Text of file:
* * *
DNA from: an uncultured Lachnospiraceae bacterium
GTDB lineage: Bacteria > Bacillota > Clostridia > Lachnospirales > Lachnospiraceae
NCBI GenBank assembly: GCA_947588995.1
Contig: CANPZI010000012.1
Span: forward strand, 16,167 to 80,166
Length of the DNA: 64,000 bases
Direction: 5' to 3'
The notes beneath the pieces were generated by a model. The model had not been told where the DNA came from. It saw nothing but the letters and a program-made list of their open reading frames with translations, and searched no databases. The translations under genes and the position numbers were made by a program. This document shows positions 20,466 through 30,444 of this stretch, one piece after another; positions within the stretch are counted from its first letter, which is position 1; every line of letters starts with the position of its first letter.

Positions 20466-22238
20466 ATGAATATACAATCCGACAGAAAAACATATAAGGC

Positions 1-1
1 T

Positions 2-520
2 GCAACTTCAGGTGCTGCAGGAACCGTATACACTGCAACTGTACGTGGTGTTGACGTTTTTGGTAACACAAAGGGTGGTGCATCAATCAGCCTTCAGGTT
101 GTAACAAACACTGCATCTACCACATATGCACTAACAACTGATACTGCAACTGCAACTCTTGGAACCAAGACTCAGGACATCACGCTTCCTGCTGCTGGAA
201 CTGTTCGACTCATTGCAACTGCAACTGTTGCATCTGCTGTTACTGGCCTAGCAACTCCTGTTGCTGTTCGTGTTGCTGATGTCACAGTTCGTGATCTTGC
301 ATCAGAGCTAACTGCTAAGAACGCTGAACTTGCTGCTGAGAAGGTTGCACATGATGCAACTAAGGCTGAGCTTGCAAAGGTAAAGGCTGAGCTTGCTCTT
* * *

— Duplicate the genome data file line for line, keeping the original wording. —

DNA from: an uncultured Lachnospiraceae bacterium
GTDB lineage: Bacteria > Bacillota > Clostridia > Lachnospirales > Lachnospiraceae
NCBI GenBank assembly: GCA_947588995.1
Contig: CANPZI010000012.1
Span: forward strand, 16,167 to 80,166
Length of the DNA: 64,000 bases
Direction: 5' to 3'
The notes beneath the pieces were generated by a model. The model had not been told where the DNA came from. It saw nothing but the letters and a program-made list of their open reading frames with translations, and searched no databases. The translations under genes and the position numbers were made by a program. This document shows positions 20,466 through 30,444 of this stretch, one piece after another; positions within the stretch are counted from its first letter, which is position 1; every line of letters starts with the position of its first letter.

Positions 20466-22238
20466 ATGAATATACAATCCGACAGAAAAACATATAAGGC

Positions 1-1
1 T

Positions 2-520
2 GCAACTTCAGGTGCTGCAGGAACCGTATACACTGCAACTGTACGTGGTGTTGACGTTTTTGGTAACACAAAGGGTGGTGCATCAATCAGCCTTCAGGTT
101 GTAACAAACACTGCATCTACCACATATGCACTAACAACTGATACTGCAACTGCAACTCTTGGAACCAAGACTCAGGACATCACGCTTCCTGCTGCTGGAA
201 CTGTTCGACTCATTGCAACTGCAACTGTTGCATCTGCTGTTACTGGCCTAGCAACTCCTGTTGCTGTTCGTGTTGCTGATGTCACAGTTCGTGATCTTGC
301 ATCAGAGCTAACTGCTAAGAACGCTGAACTTGCTGCTGAGAAGGTTGCACATGATGCAACTAAGGCTGAGCTTGCAAAGGTAAAGGCTGAGCTTGCTCTT